She's brilliant. Courageous and humble. I think this instead of focusing on all the questions swimming through my head. I shake her hand, but I'm too flustered and flattered to do much else. The film was enough, now this? I ramble some words of gratitude and I'm on my way.
I exit the building and hover on the top step as I take in the sidewalk. The materialism I usually immerse myself in seems distant. The world I see is through a different filter.
I always taken for granted my ability to work with my hands. I think I get that partly from my dad. I always take him for granted too. I've grown accustomed to a father that is always sober and honest with his wages. I always take for granted the kind of love I've received from my family.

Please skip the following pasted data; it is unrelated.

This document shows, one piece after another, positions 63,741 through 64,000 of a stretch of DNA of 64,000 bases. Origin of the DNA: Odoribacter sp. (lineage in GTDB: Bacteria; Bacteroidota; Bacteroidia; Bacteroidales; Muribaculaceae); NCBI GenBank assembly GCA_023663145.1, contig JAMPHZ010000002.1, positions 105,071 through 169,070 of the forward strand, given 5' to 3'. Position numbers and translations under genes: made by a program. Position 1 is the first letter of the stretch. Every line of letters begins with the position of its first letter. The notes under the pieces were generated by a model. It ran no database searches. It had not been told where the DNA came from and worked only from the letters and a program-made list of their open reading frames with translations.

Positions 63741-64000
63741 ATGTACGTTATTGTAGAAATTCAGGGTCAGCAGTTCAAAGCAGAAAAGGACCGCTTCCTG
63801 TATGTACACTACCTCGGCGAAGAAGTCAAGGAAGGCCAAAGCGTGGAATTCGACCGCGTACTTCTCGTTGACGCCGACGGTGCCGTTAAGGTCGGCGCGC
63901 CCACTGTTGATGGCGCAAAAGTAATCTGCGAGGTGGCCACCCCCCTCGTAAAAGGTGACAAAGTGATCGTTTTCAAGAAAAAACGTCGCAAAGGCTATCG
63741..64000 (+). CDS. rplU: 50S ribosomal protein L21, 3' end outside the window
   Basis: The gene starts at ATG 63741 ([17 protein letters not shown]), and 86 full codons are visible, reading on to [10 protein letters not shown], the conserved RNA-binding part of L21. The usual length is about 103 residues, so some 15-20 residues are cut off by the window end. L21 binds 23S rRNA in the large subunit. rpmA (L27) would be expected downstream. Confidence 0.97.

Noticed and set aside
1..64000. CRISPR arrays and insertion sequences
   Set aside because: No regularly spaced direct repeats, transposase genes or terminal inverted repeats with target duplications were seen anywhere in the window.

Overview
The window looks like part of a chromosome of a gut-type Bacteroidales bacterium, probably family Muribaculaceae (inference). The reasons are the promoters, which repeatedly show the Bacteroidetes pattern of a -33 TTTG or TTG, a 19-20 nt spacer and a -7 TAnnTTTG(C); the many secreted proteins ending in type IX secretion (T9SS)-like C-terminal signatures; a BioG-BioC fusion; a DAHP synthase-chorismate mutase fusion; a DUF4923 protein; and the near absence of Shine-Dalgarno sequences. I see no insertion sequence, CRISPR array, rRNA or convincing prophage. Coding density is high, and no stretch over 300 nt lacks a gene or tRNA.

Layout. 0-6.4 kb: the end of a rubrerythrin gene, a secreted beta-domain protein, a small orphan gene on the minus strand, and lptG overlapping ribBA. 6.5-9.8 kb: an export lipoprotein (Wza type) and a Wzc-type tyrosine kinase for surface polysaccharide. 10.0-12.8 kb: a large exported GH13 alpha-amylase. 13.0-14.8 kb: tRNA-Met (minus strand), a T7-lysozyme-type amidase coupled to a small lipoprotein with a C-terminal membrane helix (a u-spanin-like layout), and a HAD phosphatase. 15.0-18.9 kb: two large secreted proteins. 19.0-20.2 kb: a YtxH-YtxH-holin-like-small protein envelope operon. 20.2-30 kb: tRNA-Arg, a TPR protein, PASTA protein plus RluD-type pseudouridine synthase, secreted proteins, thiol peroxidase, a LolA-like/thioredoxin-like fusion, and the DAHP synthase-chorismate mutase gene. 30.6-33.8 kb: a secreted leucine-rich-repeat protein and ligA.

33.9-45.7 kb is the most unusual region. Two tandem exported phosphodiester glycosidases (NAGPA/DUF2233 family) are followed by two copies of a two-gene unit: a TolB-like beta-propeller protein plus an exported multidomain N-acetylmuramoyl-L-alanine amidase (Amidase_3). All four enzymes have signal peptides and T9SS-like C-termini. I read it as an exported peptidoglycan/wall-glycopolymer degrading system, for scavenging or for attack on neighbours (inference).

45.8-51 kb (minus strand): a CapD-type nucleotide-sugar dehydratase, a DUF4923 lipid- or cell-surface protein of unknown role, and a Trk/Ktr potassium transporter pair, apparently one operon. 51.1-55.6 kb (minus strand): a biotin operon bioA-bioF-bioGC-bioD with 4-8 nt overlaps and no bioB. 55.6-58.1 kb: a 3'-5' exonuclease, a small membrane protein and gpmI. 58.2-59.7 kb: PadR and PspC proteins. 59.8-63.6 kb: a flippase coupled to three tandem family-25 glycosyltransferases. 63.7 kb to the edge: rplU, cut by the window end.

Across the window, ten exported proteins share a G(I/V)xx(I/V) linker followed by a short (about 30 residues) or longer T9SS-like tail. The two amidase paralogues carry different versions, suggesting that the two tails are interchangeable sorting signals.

And to be honest, after this "on top of the world" feeling fades, I probably will continue to. But maybe after watching the film A River Changes Course, I will be a person that is just a fraction better then the one she was two hours ago. More loving. And connected and willing to share. Maybe I'll remember that life isn't about issues: it's about humanity. And I'll take the relational knowing and globalization lessons I've learned and be a little more grateful that my life isn't completely consumed by the economic situation of my family. That I am allowed hopes and dreams. And that getting food on the table isn't a question.